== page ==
Outsourcing ‘digital’ and not investing in your own digital know-how will put you at a significant disadvantage – and over-reliance on one system will prove to be counterproductive.
When receiving – or diagnosing – the learning need, we are making grand assumptions about the needs of people whose roles we know so little about that we’d fail within minutes in their shoes.
Misalignment occurs as soon as we translate ‘business needs’ into ‘learning needs’, which is usually right at the very outset of our conversations with stakeholders. But why do we do this? Because we’ve always done it…
What is being neglected in this question is what really works: How do people actually develop the requisite ‘soft’ skills they need to be successful in their work and careers?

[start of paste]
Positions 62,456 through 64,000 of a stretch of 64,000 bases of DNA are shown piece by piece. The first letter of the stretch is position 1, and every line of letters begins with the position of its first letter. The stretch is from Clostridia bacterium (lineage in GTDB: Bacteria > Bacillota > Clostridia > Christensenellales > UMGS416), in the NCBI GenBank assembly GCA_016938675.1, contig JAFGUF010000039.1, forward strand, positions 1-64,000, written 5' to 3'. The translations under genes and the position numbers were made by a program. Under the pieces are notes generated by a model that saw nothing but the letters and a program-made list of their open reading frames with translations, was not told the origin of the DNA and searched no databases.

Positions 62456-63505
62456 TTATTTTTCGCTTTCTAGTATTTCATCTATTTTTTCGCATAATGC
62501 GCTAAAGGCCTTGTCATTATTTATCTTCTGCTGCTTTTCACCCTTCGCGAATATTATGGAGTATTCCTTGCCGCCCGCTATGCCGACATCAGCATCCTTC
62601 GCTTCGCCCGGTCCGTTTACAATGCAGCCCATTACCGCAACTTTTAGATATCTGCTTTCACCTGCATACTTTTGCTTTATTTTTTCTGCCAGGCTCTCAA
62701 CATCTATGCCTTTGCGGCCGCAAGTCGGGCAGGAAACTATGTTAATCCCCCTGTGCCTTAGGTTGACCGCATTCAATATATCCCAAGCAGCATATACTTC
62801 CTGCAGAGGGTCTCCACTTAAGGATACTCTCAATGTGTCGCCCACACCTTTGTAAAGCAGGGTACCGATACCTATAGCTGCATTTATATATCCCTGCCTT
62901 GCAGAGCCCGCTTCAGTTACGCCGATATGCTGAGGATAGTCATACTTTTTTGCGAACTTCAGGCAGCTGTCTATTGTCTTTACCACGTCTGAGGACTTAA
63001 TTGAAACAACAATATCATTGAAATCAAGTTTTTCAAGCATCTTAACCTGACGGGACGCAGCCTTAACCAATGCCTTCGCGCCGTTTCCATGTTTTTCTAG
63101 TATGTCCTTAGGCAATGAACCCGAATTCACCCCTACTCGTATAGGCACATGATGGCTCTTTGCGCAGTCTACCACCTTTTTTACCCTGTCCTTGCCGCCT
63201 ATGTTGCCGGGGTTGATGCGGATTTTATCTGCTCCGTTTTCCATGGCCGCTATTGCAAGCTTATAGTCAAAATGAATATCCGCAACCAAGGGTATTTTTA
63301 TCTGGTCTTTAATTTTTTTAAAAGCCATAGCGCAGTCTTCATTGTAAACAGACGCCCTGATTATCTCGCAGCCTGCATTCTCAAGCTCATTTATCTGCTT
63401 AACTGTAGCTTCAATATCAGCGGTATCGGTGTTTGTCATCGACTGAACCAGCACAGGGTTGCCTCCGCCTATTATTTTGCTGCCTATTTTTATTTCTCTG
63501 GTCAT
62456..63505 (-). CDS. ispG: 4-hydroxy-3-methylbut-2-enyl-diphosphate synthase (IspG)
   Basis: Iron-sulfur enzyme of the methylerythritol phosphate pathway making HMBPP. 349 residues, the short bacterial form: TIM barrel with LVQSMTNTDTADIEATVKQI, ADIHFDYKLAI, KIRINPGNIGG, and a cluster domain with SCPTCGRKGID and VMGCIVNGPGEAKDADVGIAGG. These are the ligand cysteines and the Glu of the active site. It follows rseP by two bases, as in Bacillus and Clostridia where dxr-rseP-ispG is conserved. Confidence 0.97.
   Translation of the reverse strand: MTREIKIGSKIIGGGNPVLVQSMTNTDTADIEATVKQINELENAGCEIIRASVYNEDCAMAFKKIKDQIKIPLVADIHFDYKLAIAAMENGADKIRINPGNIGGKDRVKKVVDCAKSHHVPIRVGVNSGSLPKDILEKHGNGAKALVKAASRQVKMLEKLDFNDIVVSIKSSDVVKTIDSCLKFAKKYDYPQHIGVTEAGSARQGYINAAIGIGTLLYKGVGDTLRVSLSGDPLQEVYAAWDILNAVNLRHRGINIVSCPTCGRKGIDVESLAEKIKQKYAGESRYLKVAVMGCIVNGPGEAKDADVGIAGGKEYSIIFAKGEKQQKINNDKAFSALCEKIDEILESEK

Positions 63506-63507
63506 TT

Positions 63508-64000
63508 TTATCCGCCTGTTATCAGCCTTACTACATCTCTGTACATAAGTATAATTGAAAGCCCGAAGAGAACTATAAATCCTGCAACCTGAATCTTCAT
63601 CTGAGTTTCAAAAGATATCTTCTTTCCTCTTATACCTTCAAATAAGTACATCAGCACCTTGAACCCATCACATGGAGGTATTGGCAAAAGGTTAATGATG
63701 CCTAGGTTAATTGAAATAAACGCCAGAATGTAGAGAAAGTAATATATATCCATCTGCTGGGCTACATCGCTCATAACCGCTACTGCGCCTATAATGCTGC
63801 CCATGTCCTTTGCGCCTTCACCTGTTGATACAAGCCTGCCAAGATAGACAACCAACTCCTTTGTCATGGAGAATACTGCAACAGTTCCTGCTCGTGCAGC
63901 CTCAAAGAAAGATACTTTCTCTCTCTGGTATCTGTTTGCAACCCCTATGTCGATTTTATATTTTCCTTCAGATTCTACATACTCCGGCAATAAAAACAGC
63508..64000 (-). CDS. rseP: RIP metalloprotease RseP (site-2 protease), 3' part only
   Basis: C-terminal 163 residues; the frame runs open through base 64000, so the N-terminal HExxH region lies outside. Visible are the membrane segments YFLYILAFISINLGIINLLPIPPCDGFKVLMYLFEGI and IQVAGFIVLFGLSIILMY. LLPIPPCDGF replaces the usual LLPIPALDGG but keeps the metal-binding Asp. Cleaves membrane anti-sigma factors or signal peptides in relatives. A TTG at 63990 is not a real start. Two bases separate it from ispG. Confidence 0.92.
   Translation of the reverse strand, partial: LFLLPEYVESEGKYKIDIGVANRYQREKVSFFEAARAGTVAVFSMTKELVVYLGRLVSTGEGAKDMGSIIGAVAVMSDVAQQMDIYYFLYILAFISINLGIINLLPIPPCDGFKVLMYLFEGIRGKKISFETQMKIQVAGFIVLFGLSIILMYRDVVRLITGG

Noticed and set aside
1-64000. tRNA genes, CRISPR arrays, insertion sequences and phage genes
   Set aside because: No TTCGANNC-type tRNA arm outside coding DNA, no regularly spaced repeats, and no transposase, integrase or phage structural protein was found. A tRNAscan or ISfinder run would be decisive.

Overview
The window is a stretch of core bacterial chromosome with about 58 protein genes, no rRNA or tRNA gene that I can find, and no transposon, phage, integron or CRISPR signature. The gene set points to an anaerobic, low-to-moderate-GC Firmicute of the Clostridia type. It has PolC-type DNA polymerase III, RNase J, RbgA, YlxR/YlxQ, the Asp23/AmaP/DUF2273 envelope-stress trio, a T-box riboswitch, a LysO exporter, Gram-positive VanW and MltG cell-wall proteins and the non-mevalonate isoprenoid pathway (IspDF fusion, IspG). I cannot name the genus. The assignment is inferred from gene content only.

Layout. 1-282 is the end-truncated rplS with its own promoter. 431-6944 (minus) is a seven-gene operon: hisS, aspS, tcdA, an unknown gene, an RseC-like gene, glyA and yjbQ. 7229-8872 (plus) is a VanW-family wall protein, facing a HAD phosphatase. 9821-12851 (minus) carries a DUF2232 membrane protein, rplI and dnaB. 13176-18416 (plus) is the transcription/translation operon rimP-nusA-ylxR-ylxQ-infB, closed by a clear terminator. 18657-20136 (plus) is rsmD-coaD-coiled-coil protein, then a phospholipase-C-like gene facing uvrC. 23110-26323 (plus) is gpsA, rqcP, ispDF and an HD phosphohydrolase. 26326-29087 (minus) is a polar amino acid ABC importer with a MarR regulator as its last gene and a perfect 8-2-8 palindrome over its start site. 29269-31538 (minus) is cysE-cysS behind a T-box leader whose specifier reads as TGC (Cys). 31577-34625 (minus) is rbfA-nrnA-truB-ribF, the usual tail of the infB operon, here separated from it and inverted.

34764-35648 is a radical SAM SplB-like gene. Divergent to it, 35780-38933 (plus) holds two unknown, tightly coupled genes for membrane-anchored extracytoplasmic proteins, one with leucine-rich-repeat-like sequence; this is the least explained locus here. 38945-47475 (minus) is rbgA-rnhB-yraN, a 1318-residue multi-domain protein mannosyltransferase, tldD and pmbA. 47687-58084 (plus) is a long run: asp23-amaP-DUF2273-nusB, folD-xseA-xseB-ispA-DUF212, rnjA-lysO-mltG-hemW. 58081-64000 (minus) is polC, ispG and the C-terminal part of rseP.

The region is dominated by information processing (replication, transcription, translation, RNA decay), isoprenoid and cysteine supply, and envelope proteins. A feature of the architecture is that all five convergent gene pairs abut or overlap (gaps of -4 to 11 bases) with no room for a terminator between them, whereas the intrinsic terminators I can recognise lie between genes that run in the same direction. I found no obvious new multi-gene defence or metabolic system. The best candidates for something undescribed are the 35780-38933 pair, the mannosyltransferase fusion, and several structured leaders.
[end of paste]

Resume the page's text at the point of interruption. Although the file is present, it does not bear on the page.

These three steps will help us to gain a new level of credibility and impact far beyond traditional expectations of Learning & Development.
‘Digital’ may seem unattainable, and almost alien, to a lot of L&D, because we’re so used to using technology in service of our programmes. But it’s actually easier, cheaper, faster, and better.
It doesn’t matter if you’re e-learning is animated, ‘fun’, interactive, or that you get points for completing it (yawn). If it doesn’t solve a specific problem that you’re people – or distinct groups of them – are experiencing then it’s extraneous.
If your CEO asked you “what do you do in L&D then?” what would you say?
This report, produced by Fosway, outlines Sky’s approach to L&D and makes it accessible, to both experiment and achieve comparable success.
f we scaffold and support actual working, we recognise how people truly learn and grow at work rather than continue the belief that people learn best in classrooms